Software usability and documentation

Usually, good documentation decreases support costs. However, do not expect documentation to correct users' problems that are caused by bad software design. Instead, to decrease the requirement for documentation, have a user-centred strategy for software design.

The benefits of software usability

People think about usability when they buy software. Customers want software that does not waste their time or irritate them. Research shows that if customers are offered 2 products with the same functions at the same cost, they choose the product that is easier to use. Companies such as Microsoft, Compaq, and Lotus include usability as part of their advertising campaigns. Most product reviews include usability.

Creating usable software can be cost-effective, with benefits not only to the users, but also to the software developers, the support team, and the documentation team. IBM shows that for each £1 that is spent on usability, the return on investment is between £10 and £100.

In 2004, McAfee released new software. Because McAfee designed the user interface carefully, McAfee received 90% fewer calls to their service desk than they had expected. [Editor's note: Reference www.softwareceo.com/article/30325/ not available.]

Good software usability decreases the need for documentation

Documentation is necessary only when the software cannot supply the information that a user needs. The table shows the effect on documentation of Jakob Nielsen's best practice heuristics for software design (www.nngroup.com/articles/ten-usability-heuristics/).

Good software usability decreases the need for documentation
Heuristic Explanation Effect on documentation
Visibility of system status The system tells users what occurs. Information that is on a screen usually does not need to be repeated in documentation.
Match between system and the real world The system uses words and concepts that the users know, instead of system-oriented terms. Terms that users know do not need an explanation. For example, if the interface shows, "Enter an integer", then possibly the documentation must explain the term 'integer'.
User control and freedom Users can easily find 'emergency exits' if they choose system functions by mistake, and they can undo and redo operations. If a user can undo accidental operations, the documentation does not need to explain how to recover from an unintended system state.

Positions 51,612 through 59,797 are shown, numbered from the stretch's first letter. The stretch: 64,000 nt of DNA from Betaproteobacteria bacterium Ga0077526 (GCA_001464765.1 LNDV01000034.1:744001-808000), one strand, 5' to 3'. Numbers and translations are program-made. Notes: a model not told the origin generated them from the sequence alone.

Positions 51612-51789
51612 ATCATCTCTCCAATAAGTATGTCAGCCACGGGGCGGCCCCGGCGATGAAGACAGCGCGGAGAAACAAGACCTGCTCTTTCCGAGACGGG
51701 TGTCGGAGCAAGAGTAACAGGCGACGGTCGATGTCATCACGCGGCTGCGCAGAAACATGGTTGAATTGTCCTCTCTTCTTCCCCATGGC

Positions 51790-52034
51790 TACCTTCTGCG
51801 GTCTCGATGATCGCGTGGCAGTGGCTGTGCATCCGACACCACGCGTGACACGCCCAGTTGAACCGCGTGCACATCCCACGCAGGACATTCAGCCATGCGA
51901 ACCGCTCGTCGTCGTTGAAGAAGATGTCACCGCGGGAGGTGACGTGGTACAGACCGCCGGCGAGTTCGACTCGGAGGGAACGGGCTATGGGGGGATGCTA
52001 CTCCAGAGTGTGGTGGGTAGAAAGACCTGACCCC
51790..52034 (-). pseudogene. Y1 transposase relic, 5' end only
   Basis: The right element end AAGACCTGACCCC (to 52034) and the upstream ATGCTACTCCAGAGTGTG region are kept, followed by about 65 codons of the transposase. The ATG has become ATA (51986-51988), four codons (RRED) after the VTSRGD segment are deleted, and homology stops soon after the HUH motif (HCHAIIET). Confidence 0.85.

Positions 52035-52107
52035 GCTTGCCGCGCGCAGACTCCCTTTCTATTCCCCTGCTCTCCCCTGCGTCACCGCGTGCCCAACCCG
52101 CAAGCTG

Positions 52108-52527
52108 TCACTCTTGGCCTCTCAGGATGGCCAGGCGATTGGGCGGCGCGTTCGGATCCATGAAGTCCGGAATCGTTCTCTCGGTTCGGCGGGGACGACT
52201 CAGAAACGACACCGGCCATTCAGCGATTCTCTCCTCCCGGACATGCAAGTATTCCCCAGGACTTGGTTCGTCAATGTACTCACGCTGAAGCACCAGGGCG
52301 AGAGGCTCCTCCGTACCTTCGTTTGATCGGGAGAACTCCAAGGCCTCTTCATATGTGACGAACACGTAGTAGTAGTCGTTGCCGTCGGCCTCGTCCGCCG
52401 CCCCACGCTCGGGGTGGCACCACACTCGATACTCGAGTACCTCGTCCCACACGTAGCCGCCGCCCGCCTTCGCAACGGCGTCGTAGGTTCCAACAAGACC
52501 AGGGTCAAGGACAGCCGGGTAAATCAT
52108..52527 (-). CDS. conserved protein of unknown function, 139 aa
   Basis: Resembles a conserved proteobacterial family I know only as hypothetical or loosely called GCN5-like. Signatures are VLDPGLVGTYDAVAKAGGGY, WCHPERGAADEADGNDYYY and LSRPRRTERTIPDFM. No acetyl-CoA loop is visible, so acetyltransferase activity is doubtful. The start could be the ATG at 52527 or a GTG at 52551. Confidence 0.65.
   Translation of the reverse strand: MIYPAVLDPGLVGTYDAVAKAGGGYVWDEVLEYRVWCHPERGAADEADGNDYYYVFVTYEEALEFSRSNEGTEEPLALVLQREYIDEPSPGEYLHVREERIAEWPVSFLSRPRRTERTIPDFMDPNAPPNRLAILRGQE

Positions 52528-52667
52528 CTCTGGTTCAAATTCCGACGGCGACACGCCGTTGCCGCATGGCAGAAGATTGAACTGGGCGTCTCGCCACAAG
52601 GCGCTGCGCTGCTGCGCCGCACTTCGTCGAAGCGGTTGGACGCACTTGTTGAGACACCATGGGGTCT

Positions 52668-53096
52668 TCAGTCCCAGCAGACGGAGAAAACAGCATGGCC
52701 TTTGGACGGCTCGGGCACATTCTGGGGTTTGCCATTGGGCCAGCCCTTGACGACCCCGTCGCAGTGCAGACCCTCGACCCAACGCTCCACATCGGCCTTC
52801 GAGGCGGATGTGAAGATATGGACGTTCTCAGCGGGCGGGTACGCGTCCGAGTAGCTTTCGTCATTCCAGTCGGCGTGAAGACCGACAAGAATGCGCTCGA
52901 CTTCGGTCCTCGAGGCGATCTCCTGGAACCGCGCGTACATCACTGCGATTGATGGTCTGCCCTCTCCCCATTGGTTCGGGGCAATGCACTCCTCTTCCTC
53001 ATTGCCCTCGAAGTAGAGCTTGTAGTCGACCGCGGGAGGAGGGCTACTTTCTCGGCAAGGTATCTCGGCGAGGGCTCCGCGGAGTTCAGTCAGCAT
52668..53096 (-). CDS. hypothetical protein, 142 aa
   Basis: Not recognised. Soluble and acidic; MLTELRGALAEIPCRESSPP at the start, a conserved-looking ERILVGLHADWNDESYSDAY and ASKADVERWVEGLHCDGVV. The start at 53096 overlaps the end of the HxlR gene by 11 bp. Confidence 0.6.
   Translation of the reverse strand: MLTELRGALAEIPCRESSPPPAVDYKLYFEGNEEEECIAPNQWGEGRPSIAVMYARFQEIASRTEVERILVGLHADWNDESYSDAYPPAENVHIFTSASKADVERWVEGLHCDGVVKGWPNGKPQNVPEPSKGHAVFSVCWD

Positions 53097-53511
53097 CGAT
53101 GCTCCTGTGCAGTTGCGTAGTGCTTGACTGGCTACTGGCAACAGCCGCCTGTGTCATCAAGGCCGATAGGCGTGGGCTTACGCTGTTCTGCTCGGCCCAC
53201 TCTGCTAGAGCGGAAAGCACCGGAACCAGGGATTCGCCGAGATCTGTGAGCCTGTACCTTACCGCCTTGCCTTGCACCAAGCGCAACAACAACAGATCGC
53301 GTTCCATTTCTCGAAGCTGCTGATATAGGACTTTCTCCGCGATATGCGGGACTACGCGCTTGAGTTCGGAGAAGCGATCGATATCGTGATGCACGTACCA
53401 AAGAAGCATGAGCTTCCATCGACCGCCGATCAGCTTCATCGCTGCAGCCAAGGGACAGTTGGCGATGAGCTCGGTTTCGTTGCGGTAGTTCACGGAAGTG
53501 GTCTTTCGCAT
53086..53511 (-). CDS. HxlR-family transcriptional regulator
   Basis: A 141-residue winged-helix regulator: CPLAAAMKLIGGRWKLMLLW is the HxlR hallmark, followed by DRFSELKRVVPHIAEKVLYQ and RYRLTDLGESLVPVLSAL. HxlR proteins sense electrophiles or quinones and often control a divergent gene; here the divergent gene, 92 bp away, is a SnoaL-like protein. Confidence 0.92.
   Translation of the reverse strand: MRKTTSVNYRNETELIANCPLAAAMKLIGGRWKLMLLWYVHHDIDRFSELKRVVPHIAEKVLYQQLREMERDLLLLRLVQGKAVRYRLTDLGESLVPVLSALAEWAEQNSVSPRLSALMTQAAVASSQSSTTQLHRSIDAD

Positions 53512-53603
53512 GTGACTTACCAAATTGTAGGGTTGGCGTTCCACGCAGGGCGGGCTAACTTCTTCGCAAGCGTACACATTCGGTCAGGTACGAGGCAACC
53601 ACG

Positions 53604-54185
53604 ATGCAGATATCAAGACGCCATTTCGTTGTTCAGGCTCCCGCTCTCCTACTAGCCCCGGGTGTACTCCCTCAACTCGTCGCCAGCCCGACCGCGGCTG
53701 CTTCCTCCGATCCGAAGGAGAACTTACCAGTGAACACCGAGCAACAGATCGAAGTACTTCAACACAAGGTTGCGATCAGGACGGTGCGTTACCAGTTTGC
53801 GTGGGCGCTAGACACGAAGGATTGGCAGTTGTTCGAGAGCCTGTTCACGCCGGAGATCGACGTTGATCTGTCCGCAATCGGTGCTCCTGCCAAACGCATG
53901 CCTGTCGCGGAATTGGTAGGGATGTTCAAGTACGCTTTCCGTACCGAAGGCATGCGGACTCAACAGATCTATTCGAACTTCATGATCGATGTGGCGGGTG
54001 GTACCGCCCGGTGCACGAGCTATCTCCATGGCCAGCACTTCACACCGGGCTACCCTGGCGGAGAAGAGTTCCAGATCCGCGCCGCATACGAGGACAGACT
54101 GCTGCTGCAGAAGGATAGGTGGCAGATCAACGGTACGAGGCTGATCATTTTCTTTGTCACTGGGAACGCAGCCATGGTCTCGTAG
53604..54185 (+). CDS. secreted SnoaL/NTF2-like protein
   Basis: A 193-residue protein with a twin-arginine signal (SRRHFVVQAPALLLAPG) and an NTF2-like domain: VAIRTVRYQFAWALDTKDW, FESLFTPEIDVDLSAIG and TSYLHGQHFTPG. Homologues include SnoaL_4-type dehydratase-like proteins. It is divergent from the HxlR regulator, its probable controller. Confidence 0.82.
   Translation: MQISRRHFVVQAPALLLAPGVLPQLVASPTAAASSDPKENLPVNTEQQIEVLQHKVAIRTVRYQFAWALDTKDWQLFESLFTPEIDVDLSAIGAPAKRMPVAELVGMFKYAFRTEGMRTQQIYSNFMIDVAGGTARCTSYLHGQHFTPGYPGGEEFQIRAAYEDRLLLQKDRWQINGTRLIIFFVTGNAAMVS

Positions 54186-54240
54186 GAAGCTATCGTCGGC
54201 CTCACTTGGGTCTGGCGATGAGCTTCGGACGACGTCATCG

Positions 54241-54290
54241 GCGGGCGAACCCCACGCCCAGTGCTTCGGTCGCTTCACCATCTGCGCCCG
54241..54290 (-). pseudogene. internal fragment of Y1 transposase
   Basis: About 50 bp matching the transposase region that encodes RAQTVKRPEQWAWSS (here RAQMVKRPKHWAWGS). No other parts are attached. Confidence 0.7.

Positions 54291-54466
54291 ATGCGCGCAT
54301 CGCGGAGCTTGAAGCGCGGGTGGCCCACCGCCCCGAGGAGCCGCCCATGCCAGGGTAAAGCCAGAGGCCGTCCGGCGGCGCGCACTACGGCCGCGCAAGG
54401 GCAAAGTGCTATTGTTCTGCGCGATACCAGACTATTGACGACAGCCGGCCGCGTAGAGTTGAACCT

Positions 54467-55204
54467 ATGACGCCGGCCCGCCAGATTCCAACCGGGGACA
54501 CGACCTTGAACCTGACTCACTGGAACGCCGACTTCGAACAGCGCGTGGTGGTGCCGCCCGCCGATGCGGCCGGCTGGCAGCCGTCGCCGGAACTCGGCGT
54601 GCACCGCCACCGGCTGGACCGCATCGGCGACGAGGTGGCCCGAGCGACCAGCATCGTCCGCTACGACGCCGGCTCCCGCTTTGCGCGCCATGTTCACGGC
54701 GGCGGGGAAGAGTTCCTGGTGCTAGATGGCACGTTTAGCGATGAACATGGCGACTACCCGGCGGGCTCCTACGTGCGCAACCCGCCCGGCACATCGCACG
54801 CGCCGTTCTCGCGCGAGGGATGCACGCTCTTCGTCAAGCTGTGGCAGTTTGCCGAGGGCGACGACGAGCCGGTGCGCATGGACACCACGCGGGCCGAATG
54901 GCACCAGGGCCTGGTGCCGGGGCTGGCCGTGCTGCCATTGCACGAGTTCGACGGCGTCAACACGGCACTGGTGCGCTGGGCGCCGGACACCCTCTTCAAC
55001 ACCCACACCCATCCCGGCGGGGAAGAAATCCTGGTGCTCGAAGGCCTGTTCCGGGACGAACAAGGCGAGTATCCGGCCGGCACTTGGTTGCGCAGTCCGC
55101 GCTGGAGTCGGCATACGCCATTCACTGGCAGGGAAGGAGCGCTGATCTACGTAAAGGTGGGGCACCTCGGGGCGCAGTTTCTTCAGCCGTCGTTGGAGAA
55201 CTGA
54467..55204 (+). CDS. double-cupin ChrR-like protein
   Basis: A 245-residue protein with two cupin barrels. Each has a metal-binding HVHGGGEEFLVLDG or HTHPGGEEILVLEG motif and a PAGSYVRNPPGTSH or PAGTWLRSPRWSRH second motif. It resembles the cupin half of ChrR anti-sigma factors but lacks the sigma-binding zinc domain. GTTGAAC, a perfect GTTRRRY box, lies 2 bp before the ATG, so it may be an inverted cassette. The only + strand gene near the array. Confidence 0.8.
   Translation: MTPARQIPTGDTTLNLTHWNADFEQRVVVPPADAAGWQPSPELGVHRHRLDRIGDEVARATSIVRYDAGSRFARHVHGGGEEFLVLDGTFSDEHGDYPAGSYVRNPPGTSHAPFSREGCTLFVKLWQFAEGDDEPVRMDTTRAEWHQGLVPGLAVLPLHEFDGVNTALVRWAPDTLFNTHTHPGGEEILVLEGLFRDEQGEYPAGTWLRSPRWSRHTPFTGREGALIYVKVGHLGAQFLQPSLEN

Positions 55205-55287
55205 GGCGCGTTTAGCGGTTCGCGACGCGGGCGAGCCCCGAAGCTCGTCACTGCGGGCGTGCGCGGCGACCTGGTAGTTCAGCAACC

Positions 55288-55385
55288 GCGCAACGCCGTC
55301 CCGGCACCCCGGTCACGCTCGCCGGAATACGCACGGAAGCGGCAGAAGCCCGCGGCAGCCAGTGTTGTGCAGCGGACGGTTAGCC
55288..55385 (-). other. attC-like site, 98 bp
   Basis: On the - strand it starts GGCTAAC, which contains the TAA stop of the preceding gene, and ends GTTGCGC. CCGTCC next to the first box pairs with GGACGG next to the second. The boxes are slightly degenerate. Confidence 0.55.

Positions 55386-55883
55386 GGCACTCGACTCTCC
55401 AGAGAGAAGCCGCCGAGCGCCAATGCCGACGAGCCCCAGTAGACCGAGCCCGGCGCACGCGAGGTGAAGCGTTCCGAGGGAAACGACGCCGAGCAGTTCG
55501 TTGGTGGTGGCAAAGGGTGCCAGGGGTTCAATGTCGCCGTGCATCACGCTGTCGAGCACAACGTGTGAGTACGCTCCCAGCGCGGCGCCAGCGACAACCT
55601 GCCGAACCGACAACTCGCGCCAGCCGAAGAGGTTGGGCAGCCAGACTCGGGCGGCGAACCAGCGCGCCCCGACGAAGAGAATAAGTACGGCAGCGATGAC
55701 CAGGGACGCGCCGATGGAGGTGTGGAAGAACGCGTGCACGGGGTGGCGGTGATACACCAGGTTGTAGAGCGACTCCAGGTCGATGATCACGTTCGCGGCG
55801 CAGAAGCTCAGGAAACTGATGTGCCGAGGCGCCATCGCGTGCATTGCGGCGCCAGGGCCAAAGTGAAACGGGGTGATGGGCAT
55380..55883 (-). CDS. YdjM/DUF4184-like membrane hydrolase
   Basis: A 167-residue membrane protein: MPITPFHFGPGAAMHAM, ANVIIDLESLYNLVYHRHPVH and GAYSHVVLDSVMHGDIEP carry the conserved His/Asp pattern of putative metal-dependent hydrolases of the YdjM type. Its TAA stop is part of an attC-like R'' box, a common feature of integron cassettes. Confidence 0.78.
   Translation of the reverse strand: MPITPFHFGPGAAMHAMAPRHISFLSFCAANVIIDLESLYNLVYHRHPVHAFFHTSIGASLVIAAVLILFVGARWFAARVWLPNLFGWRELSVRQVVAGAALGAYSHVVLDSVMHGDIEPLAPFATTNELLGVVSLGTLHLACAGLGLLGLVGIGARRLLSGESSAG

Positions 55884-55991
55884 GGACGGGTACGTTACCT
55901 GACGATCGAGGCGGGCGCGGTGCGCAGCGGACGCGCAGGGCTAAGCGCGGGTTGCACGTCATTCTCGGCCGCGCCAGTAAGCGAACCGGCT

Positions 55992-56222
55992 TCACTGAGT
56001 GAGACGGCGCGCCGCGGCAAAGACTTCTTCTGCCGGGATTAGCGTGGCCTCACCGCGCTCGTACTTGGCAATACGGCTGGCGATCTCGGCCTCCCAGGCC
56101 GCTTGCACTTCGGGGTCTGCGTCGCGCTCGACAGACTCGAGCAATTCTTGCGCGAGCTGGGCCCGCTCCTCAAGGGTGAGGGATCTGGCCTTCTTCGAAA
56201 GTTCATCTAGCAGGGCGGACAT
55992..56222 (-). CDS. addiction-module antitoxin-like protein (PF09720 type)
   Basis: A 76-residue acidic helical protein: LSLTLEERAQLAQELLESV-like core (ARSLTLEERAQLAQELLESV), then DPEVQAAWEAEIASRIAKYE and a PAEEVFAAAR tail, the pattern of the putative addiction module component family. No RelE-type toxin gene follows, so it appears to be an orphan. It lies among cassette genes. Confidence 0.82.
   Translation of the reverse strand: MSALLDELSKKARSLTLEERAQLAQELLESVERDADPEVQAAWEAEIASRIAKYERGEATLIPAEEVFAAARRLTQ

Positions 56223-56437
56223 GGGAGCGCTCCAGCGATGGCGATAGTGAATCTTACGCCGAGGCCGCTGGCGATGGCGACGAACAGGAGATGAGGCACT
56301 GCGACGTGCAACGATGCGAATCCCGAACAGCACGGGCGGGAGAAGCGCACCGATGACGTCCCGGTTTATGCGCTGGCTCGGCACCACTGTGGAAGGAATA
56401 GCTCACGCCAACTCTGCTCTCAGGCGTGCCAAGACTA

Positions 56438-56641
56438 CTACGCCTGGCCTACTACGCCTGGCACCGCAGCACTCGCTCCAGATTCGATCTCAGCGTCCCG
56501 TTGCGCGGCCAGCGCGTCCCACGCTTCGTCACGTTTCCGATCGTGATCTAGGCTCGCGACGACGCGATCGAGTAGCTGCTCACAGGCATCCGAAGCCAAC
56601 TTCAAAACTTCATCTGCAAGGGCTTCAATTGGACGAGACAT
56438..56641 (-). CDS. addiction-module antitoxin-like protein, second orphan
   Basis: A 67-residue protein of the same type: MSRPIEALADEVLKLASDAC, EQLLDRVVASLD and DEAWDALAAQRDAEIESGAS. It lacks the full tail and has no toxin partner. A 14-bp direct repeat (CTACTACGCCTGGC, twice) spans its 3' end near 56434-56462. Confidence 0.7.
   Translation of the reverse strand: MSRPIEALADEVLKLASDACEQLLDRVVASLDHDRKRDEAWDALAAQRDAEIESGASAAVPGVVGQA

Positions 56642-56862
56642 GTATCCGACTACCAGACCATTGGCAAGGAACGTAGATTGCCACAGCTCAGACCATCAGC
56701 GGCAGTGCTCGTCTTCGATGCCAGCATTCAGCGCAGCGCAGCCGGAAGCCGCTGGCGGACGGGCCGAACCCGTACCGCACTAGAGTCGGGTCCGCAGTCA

Consistency and standards Each word, phrase, and image is used consistently, with only one meaning. Consistency helps to prevent confusion. The documentation does not need to explain apparently different terms.
Error prevention A careful software design that prevents a problem is better than an error message. If a problem is prevented, documentation is not necessary.
Recognition rather than recall Objects, actions, and options are visible. The user does not have to remember information. Instructions are visible or easily retrievable. If information is on a screen, repeating the information in documentation is usually not necessary.
Flexibility and efficiency of use Accelerators are available to experts, but are not seen by novices. Users can customize frequent actions. Wizards can guide new users through a process. Usually, wizards do not need additional documentation.
Aesthetic and minimalist software design Dialog boxes do not contain information that is not applicable or that is not usually needed. Additional information competes with the applicable information and decreases its relative visibility. Possibly, this requirement leads to additional documentation for information that is not usually needed. Because most people do not need the information, but some people do need the information, put the information in online help.
Help users to recognise, diagnose, and recover from errors Error messages are the in users' language. Error messages show the problem and suggest a solution. Unclear error messages require additional documentation. First, the error message must be explained. Then the solution to the problem must be given.
Help and documentation Ideally, help is easy to search, focused on user tasks, and not too large. If the software conforms to standards and operates as users expect, the requirement for explanations is decreased.

Chris Rourke from User Vision Ltd (www.uservision.co.uk) helped to write this article. Contact Chris for advice on how to improve the usability of software.

See also

Usability, testing, and documentation

Serco Usability Services offers usability testing and consultancy (www.serco.com/experiencelab/)

Extreme Programming is a user-centred strategy for software design (www.extremeprogramming.org)

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